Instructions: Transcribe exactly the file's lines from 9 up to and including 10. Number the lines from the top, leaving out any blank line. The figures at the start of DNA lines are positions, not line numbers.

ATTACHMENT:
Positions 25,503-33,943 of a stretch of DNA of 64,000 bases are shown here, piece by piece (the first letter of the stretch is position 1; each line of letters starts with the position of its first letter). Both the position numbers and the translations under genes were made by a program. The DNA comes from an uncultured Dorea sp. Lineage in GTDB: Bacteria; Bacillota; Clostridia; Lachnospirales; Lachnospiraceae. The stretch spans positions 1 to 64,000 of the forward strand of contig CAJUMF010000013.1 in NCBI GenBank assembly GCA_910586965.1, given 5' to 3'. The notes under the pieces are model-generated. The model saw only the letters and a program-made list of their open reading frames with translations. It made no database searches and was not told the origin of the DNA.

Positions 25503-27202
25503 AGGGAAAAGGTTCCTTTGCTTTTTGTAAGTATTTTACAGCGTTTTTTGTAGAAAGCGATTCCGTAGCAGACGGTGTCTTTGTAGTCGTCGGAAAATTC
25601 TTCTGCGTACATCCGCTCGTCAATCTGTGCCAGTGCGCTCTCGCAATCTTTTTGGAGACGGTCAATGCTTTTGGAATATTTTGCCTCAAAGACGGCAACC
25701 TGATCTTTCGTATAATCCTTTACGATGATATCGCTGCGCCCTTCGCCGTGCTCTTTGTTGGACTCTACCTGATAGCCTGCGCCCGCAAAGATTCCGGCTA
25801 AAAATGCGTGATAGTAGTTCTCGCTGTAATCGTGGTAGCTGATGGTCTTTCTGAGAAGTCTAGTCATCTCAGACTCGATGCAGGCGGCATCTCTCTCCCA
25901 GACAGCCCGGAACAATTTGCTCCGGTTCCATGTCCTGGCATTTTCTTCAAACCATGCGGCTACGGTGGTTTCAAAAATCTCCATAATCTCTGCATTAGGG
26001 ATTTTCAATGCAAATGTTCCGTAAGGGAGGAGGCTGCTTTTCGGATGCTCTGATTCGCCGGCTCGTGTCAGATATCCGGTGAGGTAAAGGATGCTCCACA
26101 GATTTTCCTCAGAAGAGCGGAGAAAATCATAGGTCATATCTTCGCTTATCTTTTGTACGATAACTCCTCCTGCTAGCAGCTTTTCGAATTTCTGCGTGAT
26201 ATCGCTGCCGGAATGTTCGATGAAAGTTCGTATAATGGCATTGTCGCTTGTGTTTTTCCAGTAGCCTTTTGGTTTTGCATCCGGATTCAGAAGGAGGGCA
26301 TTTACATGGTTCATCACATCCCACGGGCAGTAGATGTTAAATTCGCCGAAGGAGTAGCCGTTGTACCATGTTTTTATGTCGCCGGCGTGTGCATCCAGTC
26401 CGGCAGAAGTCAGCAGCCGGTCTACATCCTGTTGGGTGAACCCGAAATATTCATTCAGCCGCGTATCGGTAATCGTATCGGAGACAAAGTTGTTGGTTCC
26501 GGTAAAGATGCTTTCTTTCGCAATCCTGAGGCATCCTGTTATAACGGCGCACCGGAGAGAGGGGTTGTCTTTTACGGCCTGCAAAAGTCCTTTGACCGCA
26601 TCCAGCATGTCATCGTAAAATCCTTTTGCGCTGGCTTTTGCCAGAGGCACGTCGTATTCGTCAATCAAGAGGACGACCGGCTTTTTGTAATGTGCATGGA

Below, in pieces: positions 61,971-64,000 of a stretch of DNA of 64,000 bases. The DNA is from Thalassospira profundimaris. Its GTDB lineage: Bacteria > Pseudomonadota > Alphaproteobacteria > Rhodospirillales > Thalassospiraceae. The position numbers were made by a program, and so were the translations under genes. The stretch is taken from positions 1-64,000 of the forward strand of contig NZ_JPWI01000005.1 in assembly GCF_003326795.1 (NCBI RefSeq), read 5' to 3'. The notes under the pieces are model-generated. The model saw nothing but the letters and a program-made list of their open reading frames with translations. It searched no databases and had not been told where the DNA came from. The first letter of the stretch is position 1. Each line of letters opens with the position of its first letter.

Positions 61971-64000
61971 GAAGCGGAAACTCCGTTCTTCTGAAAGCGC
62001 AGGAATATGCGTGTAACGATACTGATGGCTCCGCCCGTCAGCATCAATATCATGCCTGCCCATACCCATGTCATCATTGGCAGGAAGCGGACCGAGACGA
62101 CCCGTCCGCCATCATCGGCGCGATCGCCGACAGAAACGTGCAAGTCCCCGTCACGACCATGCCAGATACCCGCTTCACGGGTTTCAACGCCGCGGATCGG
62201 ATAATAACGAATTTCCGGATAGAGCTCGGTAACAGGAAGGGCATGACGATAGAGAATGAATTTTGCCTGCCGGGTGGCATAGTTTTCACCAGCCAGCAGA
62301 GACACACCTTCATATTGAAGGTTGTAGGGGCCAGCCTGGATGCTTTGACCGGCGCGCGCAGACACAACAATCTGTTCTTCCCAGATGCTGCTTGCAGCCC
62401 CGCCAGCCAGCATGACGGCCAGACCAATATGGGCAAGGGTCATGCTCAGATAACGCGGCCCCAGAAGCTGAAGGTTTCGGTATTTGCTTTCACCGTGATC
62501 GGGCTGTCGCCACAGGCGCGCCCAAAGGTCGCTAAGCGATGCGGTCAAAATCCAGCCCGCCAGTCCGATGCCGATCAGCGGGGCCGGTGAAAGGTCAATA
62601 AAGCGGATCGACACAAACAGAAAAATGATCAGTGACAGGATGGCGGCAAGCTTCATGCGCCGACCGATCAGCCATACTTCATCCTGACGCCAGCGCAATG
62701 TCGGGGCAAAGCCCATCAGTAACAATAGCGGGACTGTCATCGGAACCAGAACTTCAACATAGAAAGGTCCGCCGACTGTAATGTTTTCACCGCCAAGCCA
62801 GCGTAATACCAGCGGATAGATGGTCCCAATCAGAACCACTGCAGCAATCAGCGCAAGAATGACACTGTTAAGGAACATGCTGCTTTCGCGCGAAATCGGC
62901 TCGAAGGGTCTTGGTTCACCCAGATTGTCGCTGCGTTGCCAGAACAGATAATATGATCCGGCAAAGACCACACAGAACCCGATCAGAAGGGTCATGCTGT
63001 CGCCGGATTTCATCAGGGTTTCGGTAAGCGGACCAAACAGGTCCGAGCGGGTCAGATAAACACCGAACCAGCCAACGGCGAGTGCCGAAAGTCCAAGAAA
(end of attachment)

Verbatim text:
26101 GATTTTCCTCAGAAGAGCGGAGAAAATCATAGGTCATATCTTCGCTTATCTTTTGTACGATAACTCCTCCTGCTAGCAGCTTTTCGAATTTCTGCGTGAT
26201 ATCGCTGCCGGAATGTTCGATGAAAGTTCGTATAATGGCATTGTCGCTTGTGTTTTTCCAGTAGCCTTTTGGTTTTGCATCCGGATTCAGAAGGAGGGCA